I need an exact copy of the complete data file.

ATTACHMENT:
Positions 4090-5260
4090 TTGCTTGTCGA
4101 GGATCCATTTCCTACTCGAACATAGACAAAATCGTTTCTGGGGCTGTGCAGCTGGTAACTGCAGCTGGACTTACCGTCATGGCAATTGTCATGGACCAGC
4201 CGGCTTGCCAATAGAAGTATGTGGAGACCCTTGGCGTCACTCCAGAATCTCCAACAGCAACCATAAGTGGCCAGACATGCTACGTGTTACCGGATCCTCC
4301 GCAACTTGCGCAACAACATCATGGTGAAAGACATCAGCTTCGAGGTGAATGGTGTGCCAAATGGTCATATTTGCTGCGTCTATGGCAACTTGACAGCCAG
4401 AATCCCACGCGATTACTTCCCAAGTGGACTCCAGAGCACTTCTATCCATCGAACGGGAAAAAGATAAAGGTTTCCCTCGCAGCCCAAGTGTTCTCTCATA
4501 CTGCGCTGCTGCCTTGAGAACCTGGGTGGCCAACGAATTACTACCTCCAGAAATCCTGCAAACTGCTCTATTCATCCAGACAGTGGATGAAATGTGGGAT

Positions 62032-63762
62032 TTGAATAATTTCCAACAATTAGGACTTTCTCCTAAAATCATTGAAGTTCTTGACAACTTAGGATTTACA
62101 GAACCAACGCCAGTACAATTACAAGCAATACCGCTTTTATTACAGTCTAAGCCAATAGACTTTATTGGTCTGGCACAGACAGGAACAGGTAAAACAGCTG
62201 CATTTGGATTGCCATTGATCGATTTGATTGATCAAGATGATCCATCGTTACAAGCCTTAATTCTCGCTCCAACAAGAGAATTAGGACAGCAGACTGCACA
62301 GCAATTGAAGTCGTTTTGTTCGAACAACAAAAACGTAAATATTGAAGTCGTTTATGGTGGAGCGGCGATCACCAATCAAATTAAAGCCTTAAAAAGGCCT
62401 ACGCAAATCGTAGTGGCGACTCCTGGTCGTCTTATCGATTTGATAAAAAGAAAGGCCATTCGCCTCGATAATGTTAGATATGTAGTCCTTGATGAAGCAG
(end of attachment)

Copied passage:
Positions 4090-5260
4090 TTGCTTGTCGA
4101 GGATCCATTTCCTACTCGAACATAGACAAAATCGTTTCTGGGGCTGTGCAGCTGGTAACTGCAGCTGGACTTACCGTCATGGCAATTGTCATGGACCAGC
4201 CGGCTTGCCAATAGAAGTATGTGGAGACCCTTGGCGTCACTCCAGAATCTCCAACAGCAACCATAAGTGGCCAGACATGCTACGTGTTACCGGATCCTCC
4301 GCAACTTGCGCAACAACATCATGGTGAAAGACATCAGCTTCGAGGTGAATGGTGTGCCAAATGGTCATATTTGCTGCGTCTATGGCAACTTGACAGCCAG
4401 AATCCCACGCGATTACTTCCCAAGTGGACTCCAGAGCACTTCTATCCATCGAACGGGAAAAAGATAAAGGTTTCCCTCGCAGCCCAAGTGTTCTCTCATA
4501 CTGCGCTGCTGCCTTGAGAACCTGGGTGGCCAACGAATTACTACCTCCAGAAATCCTGCAAACTGCTCTATTCATCCAGACAGTGGATGAAATGTGGGAT

Positions 62032-63762
62032 TTGAATAATTTCCAACAATTAGGACTTTCTCCTAAAATCATTGAAGTTCTTGACAACTTAGGATTTACA
62101 GAACCAACGCCAGTACAATTACAAGCAATACCGCTTTTATTACAGTCTAAGCCAATAGACTTTATTGGTCTGGCACAGACAGGAACAGGTAAAACAGCTG
62201 CATTTGGATTGCCATTGATCGATTTGATTGATCAAGATGATCCATCGTTACAAGCCTTAATTCTCGCTCCAACAAGAGAATTAGGACAGCAGACTGCACA
62301 GCAATTGAAGTCGTTTTGTTCGAACAACAAAAACGTAAATATTGAAGTCGTTTATGGTGGAGCGGCGATCACCAATCAAATTAAAGCCTTAAAAAGGCCT
62401 ACGCAAATCGTAGTGGCGACTCCTGGTCGTCTTATCGATTTGATAAAAAGAAAGGCCATTCGCCTCGATAATGTTAGATATGTAGTCCTTGATGAAGCAG